Dear Fellow Americans,
Words we hear politicians speak nearly every day, words that, no matter who says them, typically make me swell with pride. Well not anymore. Tuesday night, for the first time that I can remember, I didn’t feel proud to call myself an American. The belief that our nation is special, that our democracy is unique, and that our republic stands for freedom and political equality left me that night once and for all and I woke up the next morning unable to recognize my own country.
I was raised in an incredibly liberal college town, Ann Arbor, Michigan. Therefore, as a politically centrist, moderate voter, I often found myself playing defense in conversations about the United States’s history and role in the world from those on the far-left who claimed that our country was exceptionally oppressive rather than uniquely free. I understood that our nation had a history of racial inequality, mistreatment of the indigenous population, as well as, during the Cold War, at least, support for less than tolerant regimes abroad. However, with all that said, I still always believed that the United States represented an amazing ideal, a government based on accountability to its people, grounded in the fundamental rights of freedom of speech, worship, assembly, petition, and the press. A nation that, with a history of civic protest since its inception, has used the power of a popular movement to demand change to achieve these freedoms for all of our citizens over time: African-Americans, women, LGBT people, and minorities of all stripes. Ultimately, I believed that our nation was overall a positive force in the world and the ideal model of a modern, mostly-righteous democracy. I no longer feel that way.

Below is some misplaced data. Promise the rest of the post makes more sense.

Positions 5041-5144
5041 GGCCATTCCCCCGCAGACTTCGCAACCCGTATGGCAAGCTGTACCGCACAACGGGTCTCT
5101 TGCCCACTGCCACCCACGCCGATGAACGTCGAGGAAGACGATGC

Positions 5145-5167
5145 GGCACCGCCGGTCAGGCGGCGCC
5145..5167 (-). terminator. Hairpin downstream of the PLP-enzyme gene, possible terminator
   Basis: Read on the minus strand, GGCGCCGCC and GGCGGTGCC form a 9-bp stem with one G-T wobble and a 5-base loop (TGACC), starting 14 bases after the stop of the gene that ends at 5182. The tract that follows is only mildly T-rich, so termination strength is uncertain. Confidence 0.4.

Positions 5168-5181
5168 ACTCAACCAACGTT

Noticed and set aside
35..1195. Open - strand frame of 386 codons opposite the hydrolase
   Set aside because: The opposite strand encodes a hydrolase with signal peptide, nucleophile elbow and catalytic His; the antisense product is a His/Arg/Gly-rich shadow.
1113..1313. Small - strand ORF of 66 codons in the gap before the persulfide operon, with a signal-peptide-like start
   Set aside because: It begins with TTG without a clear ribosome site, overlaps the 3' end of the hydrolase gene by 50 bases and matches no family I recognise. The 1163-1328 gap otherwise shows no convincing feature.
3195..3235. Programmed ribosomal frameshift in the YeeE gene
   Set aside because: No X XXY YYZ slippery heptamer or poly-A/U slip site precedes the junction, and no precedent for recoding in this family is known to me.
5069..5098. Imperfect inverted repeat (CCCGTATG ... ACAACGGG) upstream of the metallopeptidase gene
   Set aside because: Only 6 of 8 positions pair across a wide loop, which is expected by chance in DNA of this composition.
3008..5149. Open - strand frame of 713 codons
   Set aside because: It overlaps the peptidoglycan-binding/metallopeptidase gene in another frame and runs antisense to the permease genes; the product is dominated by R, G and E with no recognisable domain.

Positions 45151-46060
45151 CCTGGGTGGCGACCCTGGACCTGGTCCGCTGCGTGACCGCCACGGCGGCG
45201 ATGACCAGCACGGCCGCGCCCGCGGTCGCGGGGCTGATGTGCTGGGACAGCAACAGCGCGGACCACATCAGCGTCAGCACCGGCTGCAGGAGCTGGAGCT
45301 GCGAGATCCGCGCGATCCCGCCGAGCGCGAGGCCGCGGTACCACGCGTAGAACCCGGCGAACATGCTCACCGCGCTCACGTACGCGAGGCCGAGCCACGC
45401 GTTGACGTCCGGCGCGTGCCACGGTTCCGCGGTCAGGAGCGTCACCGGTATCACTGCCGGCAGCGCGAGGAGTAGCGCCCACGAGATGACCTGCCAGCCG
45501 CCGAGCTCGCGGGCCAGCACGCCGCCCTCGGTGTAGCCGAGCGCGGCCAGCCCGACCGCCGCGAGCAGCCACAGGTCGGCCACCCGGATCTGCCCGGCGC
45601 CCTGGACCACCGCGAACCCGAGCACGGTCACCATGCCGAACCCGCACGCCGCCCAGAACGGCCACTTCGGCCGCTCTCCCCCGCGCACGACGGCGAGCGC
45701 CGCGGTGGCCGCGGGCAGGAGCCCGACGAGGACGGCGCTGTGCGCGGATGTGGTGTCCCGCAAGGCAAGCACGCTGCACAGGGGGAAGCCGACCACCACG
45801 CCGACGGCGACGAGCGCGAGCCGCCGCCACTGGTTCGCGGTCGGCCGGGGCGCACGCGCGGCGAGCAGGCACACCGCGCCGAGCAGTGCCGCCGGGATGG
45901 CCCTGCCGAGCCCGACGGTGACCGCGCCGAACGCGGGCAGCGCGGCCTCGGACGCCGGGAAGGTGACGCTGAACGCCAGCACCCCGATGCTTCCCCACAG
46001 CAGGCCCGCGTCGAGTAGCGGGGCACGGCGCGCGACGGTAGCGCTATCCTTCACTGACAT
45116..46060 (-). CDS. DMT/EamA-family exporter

Instead, I was forced to accept that we are not special. We are not unique. We are not above electing tyranny and over 59 million Americans voted not for a man not just in spite of his racist rhetoric, but in the case of many, because of it. I can no longer make excuses for us. The Constitution is incredible, the Bill of Rights is even better, but even with those founding documents at the center of our civic identity, The Donald is not only possible but is now our president-elect.
I always used to fight with liberals who belittled patriotism. I would say “Criticize the government, not the country. Hate this administration, not the institution.” But I can’t say this anymore. This institution that gave rise to Abraham Lincoln has now allowed for the rise of Donald Trump, lending credence to what critics of the idea of American exceptionalism have always claimed, that the US is no better than the rest of the world, that our Constitution doesn’t make us superior or distinct, that we are just as capable of suppressing freedom, supporting dictators, and regressing in our social progress as any other nation.